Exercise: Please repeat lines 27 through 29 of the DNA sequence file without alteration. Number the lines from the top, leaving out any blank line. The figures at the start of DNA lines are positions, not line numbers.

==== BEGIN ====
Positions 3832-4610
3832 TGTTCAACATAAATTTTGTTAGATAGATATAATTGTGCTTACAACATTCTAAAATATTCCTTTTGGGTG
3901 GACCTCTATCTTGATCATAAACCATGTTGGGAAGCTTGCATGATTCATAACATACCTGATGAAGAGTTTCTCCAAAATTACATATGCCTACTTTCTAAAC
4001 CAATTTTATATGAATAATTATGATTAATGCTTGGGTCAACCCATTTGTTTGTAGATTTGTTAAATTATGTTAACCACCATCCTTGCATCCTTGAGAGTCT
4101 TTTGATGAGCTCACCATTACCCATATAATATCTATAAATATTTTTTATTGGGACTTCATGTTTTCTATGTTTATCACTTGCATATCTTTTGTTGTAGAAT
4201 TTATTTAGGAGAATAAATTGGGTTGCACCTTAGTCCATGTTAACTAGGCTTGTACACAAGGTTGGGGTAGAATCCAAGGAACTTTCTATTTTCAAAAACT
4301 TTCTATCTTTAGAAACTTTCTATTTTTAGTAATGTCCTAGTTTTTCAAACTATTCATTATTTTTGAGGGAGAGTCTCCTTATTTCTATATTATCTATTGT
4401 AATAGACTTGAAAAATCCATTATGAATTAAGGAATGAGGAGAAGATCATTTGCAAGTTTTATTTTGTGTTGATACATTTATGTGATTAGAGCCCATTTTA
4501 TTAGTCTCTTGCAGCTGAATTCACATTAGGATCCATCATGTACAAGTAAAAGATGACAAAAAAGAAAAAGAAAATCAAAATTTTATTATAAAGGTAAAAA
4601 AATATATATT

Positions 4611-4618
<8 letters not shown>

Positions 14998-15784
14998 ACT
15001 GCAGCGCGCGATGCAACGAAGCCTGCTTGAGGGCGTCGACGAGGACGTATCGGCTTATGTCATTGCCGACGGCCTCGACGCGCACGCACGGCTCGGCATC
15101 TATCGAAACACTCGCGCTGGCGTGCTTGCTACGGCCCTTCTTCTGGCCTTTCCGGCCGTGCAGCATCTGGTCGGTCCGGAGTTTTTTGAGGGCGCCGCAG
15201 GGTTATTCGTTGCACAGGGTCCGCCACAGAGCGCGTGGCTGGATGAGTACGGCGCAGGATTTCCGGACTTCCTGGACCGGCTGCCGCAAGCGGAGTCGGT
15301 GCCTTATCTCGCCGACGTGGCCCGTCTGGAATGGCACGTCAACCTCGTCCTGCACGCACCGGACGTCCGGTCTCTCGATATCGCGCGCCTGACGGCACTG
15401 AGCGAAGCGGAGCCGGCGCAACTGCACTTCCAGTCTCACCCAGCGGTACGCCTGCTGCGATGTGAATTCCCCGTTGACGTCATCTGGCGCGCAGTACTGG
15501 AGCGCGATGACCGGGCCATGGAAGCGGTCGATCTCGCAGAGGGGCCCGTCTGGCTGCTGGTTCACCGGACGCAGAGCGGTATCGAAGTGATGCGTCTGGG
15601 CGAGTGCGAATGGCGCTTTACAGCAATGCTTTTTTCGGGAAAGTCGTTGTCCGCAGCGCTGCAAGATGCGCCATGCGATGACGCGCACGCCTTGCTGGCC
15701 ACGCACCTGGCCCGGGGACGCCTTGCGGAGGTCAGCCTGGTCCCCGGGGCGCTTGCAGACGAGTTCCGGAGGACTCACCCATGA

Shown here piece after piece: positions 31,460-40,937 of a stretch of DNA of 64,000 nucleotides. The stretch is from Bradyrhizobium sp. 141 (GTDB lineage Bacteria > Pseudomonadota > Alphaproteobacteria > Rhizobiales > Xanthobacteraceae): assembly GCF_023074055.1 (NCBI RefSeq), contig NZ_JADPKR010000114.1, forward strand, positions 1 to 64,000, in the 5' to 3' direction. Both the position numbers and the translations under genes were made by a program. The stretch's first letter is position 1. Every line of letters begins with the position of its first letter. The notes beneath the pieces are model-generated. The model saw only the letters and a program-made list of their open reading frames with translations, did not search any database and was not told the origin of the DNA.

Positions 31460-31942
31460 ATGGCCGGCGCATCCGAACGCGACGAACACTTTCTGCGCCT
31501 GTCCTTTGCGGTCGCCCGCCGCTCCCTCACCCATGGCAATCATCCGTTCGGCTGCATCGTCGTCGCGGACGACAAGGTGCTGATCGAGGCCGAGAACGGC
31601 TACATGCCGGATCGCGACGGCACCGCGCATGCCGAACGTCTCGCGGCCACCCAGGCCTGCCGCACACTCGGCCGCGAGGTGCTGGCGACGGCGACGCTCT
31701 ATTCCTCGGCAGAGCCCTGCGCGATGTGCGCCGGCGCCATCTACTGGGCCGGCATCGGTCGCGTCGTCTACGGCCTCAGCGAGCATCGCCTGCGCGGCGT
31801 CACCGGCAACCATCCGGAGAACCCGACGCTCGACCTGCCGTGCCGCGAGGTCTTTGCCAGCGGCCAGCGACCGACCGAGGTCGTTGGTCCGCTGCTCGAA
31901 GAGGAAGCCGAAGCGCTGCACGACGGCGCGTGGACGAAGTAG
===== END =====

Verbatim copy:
31601 TACATGCCGGATCGCGACGGCACCGCGCATGCCGAACGTCTCGCGGCCACCCAGGCCTGCCGCACACTCGGCCGCGAGGTGCTGGCGACGGCGACGCTCT
31701 ATTCCTCGGCAGAGCCCTGCGCGATGTGCGCCGGCGCCATCTACTGGGCCGGCATCGGTCGCGTCGTCTACGGCCTCAGCGAGCATCGCCTGCGCGGCGT
31801 CACCGGCAACCATCCGGAGAACCCGACGCTCGACCTGCCGTGCCGCGAGGTCTTTGCCAGCGGCCAGCGACCGACCGAGGTCGTTGGTCCGCTGCTCGAA